2 Things to Consider When Picking Between IRAs

Choosing between IRAs can be challenging because they both have great benefits. You can’t go wrong with either choice because of their tax breaks, but it mostly comes down to when you want to reap the benefits of the account.

Here are two things to consider when picking between IRAs.

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1. Your current vs. expected tax bracket

When considering a Roth IRA or traditional IRA, it primarily comes down to your current tax bracket and where you expect your tax bracket to be in retirement. With a Roth IRA, you contribute after-tax money and receive your tax break on the back end by having your money grow and compound with tax-free withdrawals in retirement. With a traditional IRA, you get your tax benefit on the front end. Although you technically contribute after-tax money into a traditional IRA, there’s a chance that your contributions are deductible.

As of 2022, the maximum amount you can contribute to an IRA — both Roth and traditional — is $6,000 ($7,000 if you’re 50 or older). How much of your traditional IRA contributions you can deduct depends on your income and whether you’re covered by a retirement plan by your employer.

If you are covered by a retirement plan at work, here’s how much of your contributions you can deduct:

Tax Filing Status
Income
Deduction Allowed
Single
$68,000 or less
Full amount
Single
$60,801 to $77,999
Partial amount
Single
$78,000 or more
No deduction allowed
Married, filing jointly
$109,000 or less
Full amount
Married, filing jointly
$109,001 to $128,999
Partial amount
Married, filing jointly
$129,000 or more
No deduction allowed
Married, filing separately
Less than $10,000
Partial amount
Married, filing separately
$10,000 or more
No deduction allowed

Data source: IRS.

If you’re single and not covered by a retirement plan at work, or married, filing jointly (with a spouse not covered by a work plan), you can make any amount and take a full deduction.

If you’re married with a spouse who’s covered by a work plan, here are the income and deductions allowed:

Tax Filing Status
Income
Deduction Allowed
Married, filing jointly (with a spouse that is covered by a work plan)
$204,000 or less
Full amount
Married, filing jointly (with a spouse that is covered by a work plan)
$204,001 to $213,999
Partial amount
Married, filing jointly (with a spouse that is covered by a work plan)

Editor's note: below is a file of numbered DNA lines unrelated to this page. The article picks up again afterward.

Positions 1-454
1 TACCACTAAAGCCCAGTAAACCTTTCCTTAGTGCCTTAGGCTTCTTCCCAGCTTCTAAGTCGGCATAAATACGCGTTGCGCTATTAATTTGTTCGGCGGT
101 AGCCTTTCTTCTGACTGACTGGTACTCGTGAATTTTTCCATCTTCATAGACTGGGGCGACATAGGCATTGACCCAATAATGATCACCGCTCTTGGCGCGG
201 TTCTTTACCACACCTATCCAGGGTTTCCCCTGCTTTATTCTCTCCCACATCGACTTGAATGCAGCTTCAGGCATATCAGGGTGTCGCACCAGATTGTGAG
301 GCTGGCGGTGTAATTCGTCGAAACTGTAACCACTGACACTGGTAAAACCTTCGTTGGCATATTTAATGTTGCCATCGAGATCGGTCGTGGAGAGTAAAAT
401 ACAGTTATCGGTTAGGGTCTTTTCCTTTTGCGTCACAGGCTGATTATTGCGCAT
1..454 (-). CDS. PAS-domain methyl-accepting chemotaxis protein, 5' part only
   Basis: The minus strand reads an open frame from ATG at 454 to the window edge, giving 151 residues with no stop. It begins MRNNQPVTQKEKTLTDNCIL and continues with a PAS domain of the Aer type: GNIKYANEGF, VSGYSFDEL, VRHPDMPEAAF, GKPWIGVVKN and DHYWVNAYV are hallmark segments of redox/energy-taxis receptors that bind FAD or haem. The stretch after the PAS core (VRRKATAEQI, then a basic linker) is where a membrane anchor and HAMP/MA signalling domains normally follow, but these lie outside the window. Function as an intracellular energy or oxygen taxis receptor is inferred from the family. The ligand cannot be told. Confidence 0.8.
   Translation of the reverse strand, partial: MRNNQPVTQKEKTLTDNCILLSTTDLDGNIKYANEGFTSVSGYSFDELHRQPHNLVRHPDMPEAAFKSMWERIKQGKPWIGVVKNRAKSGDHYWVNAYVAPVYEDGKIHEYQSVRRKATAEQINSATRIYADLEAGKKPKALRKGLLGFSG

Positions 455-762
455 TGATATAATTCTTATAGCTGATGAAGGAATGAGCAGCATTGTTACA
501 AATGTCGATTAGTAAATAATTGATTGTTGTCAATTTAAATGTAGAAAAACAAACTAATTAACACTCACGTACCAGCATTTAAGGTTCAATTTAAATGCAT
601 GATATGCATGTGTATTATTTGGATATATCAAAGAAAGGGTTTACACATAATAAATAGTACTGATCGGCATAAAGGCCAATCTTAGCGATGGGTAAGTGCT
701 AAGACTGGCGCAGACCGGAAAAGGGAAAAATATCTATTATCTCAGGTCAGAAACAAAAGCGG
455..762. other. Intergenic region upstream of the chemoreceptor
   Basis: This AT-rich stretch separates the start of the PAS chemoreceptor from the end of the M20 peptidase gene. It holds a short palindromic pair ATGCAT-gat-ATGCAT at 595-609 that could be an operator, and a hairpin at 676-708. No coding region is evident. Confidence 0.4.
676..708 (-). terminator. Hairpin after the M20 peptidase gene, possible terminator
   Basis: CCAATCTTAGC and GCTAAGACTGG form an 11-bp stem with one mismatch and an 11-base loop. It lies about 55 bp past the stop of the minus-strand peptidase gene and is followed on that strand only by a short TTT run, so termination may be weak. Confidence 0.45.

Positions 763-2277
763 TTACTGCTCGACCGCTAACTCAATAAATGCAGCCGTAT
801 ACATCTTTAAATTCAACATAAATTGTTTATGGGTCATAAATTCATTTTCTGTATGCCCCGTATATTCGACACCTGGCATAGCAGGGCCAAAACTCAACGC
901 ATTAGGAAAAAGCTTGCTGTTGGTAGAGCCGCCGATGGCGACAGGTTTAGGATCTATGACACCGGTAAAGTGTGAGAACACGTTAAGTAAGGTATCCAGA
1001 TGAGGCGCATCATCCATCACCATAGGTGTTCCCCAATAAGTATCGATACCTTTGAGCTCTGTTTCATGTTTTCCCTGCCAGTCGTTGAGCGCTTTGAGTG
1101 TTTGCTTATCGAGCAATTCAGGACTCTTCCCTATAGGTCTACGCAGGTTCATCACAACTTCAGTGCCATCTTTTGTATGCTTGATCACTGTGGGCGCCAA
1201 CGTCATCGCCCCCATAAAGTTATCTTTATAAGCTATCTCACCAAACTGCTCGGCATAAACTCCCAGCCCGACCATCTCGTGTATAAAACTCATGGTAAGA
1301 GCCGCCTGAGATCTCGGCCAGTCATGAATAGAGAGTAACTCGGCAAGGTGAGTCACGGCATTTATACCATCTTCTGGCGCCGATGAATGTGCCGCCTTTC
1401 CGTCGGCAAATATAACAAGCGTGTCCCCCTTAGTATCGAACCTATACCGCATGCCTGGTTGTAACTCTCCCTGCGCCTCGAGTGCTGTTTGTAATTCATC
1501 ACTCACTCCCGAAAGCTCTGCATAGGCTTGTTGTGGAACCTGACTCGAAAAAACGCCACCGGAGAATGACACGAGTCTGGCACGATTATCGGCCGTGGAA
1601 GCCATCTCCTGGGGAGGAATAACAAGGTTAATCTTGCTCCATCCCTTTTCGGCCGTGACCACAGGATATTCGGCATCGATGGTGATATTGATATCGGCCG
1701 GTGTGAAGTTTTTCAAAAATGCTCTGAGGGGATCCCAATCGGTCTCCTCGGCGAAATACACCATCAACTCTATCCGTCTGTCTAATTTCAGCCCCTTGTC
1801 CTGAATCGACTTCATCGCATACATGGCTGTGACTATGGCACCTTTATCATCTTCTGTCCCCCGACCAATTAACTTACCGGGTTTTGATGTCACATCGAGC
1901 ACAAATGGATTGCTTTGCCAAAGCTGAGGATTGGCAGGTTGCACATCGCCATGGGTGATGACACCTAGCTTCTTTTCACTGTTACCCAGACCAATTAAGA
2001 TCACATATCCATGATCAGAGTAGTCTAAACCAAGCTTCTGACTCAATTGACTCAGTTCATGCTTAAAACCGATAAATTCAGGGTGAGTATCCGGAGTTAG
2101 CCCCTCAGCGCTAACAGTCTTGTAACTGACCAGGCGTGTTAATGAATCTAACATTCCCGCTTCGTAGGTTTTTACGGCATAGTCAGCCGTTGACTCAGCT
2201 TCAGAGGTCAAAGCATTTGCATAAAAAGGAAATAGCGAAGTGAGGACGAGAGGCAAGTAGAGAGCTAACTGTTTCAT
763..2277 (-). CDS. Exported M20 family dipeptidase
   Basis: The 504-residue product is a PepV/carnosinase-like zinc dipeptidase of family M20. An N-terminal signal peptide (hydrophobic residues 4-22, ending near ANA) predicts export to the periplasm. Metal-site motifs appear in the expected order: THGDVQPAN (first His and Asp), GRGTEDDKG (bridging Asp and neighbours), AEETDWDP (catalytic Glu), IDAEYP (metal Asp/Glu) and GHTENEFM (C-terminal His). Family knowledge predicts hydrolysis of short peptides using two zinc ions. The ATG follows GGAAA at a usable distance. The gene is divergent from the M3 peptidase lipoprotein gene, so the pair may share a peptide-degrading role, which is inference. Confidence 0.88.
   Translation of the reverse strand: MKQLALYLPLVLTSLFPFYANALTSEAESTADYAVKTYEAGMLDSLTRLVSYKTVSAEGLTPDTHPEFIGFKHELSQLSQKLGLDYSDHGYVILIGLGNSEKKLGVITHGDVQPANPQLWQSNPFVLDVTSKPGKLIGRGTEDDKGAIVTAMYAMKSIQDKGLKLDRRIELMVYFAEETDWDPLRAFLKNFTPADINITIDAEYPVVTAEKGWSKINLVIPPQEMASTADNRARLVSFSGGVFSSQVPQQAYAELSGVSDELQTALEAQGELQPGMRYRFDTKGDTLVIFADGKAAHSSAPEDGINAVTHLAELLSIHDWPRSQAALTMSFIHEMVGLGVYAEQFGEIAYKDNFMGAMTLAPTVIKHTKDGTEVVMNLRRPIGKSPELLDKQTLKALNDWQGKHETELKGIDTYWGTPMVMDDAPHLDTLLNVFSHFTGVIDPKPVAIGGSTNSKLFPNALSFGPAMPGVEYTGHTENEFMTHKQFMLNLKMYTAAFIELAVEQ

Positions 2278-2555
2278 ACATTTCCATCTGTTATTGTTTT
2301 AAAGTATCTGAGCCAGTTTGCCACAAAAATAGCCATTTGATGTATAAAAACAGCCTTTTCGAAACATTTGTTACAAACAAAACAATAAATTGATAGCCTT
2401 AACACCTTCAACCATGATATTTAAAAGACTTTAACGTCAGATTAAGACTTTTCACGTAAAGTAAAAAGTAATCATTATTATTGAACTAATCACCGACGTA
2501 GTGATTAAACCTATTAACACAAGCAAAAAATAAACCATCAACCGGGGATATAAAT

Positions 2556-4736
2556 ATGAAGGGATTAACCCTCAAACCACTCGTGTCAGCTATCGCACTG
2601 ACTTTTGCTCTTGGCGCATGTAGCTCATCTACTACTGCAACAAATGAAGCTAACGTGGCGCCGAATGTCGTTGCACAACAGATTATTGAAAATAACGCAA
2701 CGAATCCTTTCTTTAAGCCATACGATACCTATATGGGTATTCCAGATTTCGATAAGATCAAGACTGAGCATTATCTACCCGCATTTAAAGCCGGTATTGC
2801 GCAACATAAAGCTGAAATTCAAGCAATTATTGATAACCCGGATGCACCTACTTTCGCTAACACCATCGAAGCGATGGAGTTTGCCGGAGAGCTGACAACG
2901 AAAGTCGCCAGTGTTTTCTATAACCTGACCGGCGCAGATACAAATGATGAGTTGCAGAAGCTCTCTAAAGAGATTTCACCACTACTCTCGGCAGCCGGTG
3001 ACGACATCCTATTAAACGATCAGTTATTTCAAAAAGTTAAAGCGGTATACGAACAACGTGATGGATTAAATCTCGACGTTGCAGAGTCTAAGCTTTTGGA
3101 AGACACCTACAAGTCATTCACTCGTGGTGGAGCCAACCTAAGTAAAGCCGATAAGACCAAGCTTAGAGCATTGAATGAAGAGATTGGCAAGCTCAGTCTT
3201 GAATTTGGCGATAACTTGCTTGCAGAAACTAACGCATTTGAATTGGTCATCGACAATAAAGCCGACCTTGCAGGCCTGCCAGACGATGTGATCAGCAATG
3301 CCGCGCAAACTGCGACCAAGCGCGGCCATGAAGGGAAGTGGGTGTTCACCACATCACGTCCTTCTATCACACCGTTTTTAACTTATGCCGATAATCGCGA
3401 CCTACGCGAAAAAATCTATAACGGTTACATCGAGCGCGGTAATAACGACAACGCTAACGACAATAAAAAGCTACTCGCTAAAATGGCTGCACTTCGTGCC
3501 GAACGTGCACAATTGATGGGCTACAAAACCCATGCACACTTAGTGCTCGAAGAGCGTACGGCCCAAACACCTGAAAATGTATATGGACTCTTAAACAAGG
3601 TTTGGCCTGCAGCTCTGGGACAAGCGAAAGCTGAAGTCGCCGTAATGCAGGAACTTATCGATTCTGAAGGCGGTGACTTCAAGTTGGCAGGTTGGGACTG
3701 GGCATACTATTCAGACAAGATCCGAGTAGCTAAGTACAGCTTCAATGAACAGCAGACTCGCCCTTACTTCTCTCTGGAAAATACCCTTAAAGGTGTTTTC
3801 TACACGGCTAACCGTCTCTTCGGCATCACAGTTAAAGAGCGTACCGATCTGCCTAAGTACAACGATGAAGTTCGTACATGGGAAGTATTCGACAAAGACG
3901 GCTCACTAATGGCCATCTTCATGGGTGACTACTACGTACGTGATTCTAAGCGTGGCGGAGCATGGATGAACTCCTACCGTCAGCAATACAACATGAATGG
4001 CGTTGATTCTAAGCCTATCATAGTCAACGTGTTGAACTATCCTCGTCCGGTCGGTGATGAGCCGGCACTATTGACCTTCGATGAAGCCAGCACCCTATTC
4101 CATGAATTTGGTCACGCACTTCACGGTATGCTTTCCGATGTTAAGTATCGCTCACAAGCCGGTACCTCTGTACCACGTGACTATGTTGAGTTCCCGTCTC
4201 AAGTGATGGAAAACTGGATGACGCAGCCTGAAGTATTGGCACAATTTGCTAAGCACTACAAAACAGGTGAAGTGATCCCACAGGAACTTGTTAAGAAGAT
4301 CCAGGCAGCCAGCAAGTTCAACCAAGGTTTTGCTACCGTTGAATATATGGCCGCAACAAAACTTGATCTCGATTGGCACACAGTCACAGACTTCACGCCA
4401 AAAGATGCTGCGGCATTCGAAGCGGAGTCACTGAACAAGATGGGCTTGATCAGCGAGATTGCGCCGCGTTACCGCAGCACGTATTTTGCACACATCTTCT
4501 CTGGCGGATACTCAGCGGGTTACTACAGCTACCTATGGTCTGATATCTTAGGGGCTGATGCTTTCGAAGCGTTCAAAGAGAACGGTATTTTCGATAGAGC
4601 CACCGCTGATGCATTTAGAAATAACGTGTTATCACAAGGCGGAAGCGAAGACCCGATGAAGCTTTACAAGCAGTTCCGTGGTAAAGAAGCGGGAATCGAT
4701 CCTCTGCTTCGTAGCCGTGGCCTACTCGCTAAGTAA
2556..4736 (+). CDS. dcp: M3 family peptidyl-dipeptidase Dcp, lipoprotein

$214,000 or more
No deduction allowed
Married, filing separately (with a spouse that is covered by a work plan)
Less than $10,000
Partial amount
Married, filing separately (with a spouse that is covered by a work plan)
$10,000 or more
No deduction allowed

Data source: IRS.

If you’re at the height of your career, it’s usually better to take the tax break now, when it’s most valuable. For example, if you’re in your peak earning years and your current tax bracket is likely the highest one you’ll be in, you’d want to consider contributing to a traditional IRA now (taking the deduction if you’re eligible) and then paying income taxes on your withdrawals in retirement, when your tax bracket is lower.

If you’re early in your career and this is likely the lowest tax bracket you’ll be in, it makes more sense to pay taxes on the money now instead of later when your bracket is higher. You’ll never get out of paying taxes; Uncle Sam isn’t having that. But you can be strategic about when you pay, so you can pay the least amount possible.

2. If you think you’ll need the funds in retirement

Unfortunately, traditional IRAs have required minimum distributions (RMDs). No matter what, you must begin taking distributions by April of the year after you turn 72. If you don’t take your RMD, the amount not withdrawn is subject to a 50% penalty — a costly mistake. However, Roth IRAs don’t have RMDs; you can keep the funds in the account as long as you choose.

If you’ve managed to save enough for retirement in other accounts, such as a 401(k), and decide you don’t need the funds in your Roth IRA, you can keep the assets there and give them more time to grow and compound. In fact, it’s not uncommon for people to do this and then pass on the account to their children when they pass away. If you believe you’ll be financially comfortable in retirement without needing your IRA funds, you may want to consider a Roth IRA because it doesn’t have RMDs.

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